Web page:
Ballmer rallies partners, targets IBM, Novell

Microsoft CEO tells partners Lotus Notes customers are a particularly easy target

Microsoft Chief Executive Officer Steve Ballmer Sunday sounded the rallying cry that echoed throughout the vendor's annual partner conference this week, encouraging partners to take particular aim at legacy groupware and networking packages such as IBM's Lotus Notes and Novell NetWare.

Speaking with his usual gusto to a gathering of Microsoft resellers and solutions provider partners, Ballmer took direct aim at IBM in his morning keynote, identifying Big Blue as Microsoft's No. 1 competitor and criticizing every aspect of IBM's three-pronged strategy to provide hardware, software, and services to customers.

"Does IBM have the best hardware most of the time? Ask yourself that question, I say," Ballmer said, eliciting laughter from the audience. "Does IBM have the best software? They don't even have in my personal opinion the second-best software. Do they have the best services? No, they don't have the best services. IBM's product line is the weakest it's ever been. The value (of IBM) is significantly less today than at any time in my 25 years in the business."

During his talk, Ballmer vigorously, and repeatedly, thanked partners for their commitment to Microsoft and their role in the company's success, using an almost cartoonish display of appreciation to take another shot at Microsoft's Somers, N.Y.-based rival.

"People say, IBM has the biggest services army in the world, I say that's nonsense," he roared in his booming voice. "Our partner base is the biggest services force in the world."

Ballmer said Lotus Notes customers are a particularly easy target, reiterating a stance taken earlier in the weekend conference by Chris Capossela, corporate vice president of Microsoft’s Information Worker Product Management Group, who stated Microsoft's intent to poach IBM's Lotus partners.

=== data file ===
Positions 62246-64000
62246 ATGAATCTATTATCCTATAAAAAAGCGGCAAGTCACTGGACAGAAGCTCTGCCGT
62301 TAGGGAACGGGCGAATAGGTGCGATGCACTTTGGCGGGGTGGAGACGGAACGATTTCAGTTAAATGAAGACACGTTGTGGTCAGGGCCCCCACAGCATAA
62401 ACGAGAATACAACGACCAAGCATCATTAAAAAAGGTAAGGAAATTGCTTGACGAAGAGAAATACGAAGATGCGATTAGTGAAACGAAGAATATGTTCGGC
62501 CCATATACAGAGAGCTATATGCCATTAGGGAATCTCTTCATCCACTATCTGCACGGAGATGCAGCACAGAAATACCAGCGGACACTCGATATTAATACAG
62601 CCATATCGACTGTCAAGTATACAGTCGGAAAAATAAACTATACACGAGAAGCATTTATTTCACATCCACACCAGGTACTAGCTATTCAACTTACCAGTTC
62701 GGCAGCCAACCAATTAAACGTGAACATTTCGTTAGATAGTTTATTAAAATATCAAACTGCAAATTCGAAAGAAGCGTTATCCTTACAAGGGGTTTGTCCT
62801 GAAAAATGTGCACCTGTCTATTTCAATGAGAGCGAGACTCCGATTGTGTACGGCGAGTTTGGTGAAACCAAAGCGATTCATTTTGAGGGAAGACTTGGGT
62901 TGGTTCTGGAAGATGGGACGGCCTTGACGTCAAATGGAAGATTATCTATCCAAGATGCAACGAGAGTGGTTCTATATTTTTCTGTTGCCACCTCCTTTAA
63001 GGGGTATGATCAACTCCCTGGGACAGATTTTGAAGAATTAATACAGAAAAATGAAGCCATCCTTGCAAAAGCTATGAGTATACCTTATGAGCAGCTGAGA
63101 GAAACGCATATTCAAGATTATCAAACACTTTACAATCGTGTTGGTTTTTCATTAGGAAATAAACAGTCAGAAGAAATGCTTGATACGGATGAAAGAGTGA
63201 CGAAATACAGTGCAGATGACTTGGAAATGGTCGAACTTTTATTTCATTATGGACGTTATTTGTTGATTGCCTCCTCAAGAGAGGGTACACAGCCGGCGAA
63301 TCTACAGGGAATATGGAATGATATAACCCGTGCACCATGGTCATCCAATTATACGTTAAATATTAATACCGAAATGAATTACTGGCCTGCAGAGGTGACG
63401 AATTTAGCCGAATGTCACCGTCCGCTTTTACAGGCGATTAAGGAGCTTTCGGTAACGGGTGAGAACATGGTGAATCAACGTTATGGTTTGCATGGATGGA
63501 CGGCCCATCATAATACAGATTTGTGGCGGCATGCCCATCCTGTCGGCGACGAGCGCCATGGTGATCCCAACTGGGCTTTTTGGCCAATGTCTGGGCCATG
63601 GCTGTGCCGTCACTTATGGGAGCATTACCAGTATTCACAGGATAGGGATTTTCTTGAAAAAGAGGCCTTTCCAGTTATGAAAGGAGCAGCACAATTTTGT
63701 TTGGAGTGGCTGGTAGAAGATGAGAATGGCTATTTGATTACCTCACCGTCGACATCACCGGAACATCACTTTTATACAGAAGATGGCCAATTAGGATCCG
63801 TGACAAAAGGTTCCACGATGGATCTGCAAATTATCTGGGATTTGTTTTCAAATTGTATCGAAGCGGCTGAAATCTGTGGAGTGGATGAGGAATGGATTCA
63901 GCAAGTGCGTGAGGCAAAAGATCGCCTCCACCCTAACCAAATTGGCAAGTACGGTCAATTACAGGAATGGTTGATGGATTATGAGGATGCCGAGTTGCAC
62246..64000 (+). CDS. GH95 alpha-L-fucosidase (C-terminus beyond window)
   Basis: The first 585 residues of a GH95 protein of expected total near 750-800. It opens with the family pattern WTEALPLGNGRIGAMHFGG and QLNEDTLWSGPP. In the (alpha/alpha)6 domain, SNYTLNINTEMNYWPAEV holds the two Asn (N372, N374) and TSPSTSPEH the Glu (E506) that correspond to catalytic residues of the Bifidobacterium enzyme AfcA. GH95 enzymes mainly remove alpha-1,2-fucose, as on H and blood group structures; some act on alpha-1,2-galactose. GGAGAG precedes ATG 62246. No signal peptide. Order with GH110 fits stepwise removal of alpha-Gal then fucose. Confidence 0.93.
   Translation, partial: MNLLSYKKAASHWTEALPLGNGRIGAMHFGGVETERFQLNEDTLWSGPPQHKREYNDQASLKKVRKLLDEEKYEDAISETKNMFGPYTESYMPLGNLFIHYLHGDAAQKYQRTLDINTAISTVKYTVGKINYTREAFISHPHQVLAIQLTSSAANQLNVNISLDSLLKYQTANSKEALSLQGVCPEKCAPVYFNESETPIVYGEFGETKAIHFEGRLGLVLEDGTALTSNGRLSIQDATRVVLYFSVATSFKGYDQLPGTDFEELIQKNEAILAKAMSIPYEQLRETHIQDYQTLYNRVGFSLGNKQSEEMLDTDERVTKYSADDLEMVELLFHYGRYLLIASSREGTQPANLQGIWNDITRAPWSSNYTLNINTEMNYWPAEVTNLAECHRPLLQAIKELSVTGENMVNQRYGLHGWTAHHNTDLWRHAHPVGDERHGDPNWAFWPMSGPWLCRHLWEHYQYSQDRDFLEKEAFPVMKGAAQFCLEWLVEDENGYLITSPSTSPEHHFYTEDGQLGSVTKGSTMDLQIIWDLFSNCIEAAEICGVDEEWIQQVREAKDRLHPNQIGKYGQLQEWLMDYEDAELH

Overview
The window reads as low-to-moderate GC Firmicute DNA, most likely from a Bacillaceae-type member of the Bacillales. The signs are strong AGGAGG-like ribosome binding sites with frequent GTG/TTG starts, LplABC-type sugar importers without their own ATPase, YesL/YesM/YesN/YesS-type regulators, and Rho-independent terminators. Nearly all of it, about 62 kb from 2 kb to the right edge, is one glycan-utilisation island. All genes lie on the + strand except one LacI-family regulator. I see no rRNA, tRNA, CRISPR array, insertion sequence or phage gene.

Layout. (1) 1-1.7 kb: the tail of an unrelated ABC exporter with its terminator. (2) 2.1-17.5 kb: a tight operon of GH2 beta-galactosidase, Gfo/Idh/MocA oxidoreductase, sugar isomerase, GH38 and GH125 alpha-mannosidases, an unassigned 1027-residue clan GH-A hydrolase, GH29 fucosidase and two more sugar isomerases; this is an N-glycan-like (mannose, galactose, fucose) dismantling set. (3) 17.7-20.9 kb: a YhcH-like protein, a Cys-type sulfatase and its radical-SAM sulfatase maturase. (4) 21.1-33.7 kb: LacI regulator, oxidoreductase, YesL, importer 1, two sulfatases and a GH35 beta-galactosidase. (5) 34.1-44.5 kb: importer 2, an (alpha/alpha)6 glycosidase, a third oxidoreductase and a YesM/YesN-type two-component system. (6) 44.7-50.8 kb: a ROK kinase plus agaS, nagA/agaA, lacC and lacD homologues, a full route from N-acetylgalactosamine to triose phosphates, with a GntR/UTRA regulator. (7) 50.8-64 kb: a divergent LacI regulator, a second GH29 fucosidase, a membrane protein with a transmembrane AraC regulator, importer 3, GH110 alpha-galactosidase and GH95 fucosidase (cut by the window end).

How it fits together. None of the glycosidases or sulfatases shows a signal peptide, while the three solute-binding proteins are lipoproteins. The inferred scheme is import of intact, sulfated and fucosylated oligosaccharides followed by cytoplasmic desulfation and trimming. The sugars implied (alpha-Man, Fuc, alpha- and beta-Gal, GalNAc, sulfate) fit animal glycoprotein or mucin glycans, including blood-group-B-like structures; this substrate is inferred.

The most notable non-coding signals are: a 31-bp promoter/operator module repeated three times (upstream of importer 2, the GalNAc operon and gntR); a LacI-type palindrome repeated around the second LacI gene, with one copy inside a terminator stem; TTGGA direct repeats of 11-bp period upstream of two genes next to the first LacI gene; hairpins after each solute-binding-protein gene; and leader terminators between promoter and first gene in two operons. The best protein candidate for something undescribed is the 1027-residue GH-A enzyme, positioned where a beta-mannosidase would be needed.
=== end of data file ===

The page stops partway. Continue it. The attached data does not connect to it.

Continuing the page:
"The Lotus Notes opportunity, just to remind everybody, is coming out the ying-yang," Ballmer said. "I've never seen a customer base more ripe to be plucked. They're just waiting for us and our partners to do the conversions (to Microsoft)."

IBM wasn't Ballmer's only target during his keynote Sunday. He also encouraged customers to upgrade the significant installed base of Novell NetWare customers and even those using an older version of Windows to the latest Microsoft operating system software.

"Just in case anyone is confused, there is plenty of NetWare and (Windows) NT 4 out there," he said. "Get every last customer and bring them over to the new technology."

And though he didn't mention the company by name, Ballmer also took a potshot at Google by repeating one of Microsoft's favorite mantras of late -- its desire to be No. 1 in the Internet search engine business.

"The world can and will do a lot better job in finding and navigating all of the information in the world, and our company is dedicated to being the leader in that, if it takes us one year, two years, three years," he said. " We have the leading desktop search (product). We're not the leader on the Internet today, but it doesn't mean we're not serious about innovating. We're very serious about it."

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